The second risk is that if the effort fails, and the American car companies collapse or are auctioned off in pieces to foreign competitors, taxpayers may lose the billions about to be spent.

And the third risk — one barely discussed so far — is that in trying to save the nation’s carmakers, the United States is violating at least the spirit of what it has preached around the world for two decades. The United States has demanded that nations treat American companies on their soil the same way they treat their home-grown industries, a concept called “national treatment.”

Yet so far, there is no talk of offering aid to Toyota, Honda, BMW or the other foreign automakers that have built factories on American soil, employed American workers and managed to make a profit doing so.

“If Japan was doing this, we’d be threatening billions of dollars in retaliation,” said Jeffrey Garten, a professor at the Yale School of Management, who as under secretary of commerce in the 1990s was one of many government officials who tried in vain to get Detroit prepared for a world of international competition. “In fact, when they did something a lot more subtle, we threatened exactly that,” referring to calls for import restrictions.

Mr. Garten said he was stunned by the scope of the intervention that Washington was now considering. “I don’t know that we’ve seen anything like this since the government told the automakers what kind of tanks to make during World War II,” he said. “And that was just for the duration of the war — this could be for much, much longer.”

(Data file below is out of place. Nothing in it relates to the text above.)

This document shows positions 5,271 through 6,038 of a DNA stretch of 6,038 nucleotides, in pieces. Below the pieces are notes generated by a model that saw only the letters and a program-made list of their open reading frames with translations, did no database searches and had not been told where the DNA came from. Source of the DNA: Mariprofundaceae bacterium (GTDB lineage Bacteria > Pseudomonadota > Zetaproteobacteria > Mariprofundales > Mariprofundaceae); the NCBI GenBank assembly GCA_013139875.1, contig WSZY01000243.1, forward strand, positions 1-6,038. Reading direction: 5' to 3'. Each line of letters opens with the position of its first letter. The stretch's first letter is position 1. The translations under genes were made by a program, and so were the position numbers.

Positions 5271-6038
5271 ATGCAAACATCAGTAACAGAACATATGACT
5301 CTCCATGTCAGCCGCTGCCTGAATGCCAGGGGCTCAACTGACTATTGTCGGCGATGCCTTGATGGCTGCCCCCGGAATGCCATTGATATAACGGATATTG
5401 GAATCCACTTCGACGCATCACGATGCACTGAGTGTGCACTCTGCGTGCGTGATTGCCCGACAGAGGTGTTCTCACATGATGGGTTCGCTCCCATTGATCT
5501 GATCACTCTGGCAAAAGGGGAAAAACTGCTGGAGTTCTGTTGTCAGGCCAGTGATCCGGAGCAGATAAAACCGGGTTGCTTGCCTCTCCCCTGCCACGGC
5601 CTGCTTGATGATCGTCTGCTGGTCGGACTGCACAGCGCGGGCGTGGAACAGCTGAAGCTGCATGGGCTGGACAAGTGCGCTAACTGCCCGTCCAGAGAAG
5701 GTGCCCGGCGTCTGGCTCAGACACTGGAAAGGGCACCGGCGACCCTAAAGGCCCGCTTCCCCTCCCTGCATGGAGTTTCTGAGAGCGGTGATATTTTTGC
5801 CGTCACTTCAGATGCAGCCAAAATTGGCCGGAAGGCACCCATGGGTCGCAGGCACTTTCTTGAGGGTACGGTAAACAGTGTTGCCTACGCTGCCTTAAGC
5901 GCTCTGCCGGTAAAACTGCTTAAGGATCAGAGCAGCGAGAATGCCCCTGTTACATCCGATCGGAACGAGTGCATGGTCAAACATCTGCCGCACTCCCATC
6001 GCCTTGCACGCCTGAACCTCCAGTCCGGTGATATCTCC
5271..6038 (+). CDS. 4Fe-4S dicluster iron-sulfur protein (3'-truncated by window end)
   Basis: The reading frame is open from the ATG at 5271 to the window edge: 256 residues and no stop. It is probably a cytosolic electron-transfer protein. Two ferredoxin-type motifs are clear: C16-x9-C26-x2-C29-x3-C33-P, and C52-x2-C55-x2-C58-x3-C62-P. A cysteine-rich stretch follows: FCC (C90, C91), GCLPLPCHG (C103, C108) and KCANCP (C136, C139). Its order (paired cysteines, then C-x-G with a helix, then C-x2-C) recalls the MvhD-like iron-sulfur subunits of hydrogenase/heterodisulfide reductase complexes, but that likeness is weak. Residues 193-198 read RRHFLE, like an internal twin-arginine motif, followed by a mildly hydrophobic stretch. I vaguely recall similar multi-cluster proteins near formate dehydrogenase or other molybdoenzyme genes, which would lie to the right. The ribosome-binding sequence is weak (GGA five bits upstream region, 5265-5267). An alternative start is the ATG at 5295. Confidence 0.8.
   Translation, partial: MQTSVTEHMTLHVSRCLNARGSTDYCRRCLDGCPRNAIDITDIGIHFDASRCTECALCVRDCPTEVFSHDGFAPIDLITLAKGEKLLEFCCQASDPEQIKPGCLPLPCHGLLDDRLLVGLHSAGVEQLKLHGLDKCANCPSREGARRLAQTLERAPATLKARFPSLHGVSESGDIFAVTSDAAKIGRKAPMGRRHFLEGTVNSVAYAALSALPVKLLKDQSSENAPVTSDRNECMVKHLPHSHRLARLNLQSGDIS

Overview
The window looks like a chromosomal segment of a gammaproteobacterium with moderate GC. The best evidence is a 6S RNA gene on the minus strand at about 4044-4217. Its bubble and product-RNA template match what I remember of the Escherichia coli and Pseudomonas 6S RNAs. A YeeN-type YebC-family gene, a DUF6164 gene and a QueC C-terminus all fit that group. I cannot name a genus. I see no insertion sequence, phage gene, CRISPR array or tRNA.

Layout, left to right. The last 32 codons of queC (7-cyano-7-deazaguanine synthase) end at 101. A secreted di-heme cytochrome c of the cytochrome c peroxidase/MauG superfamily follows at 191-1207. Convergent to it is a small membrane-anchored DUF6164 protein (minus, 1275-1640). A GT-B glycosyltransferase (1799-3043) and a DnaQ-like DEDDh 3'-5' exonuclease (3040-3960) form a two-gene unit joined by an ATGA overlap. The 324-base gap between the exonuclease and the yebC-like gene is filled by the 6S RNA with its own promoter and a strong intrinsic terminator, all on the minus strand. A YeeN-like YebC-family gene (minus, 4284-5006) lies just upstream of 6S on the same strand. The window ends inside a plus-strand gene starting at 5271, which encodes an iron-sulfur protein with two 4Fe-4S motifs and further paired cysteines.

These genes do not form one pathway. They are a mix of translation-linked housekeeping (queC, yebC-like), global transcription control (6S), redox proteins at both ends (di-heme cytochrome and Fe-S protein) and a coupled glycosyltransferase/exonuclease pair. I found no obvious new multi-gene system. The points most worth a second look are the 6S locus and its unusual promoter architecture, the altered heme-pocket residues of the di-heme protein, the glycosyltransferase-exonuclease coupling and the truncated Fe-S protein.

It is hard to measure just what kind of chances Mr. Obama may be taking with this plan, in part because so many parts of it are still in motion.

In the short term, Democrats are floating the idea of linking $15 billion in immediate loans to the designation of a “car czar” who, in doling out the money, could require or veto big transactions or investments — essentially a one-man board of directors. The White House indicates that President Bush, who has spent his entire presidency proclaiming that the government’s role is to create an environment that spurs free enterprise and minimizes government regulation, would very likely sign the rescue plan.

The first $15 billion and the car czar who oversees it, however, are only the beginning. “After that, we’re in uncharted water,” said Malcolm S. Salter, a professor emeritus at Harvard Business School who has studied the auto industry for two decades and, until a few years ago, was an adviser to General Motors and Ford. “Think about this: Who in the federal government would have the tremendous insight needed to fix this industry?”

Depending on how the longer-term revamping of the industry proceeds, Washington could become a major shareholder in the Big Three, it could provide loans, or, in one course that Mr. Obama seemed to hint at on Sunday, it could organize what amounts to a “structured bankruptcy.” In that case, the government would convene the creditors, the unions, the shareholders and the company’s management, and apportion a share of the hit to each of them. If that “consensus building” sounds a lot like the role of the Japanese Ministry of International Trade and Industry in the 1970s and the 1980s, well, it is.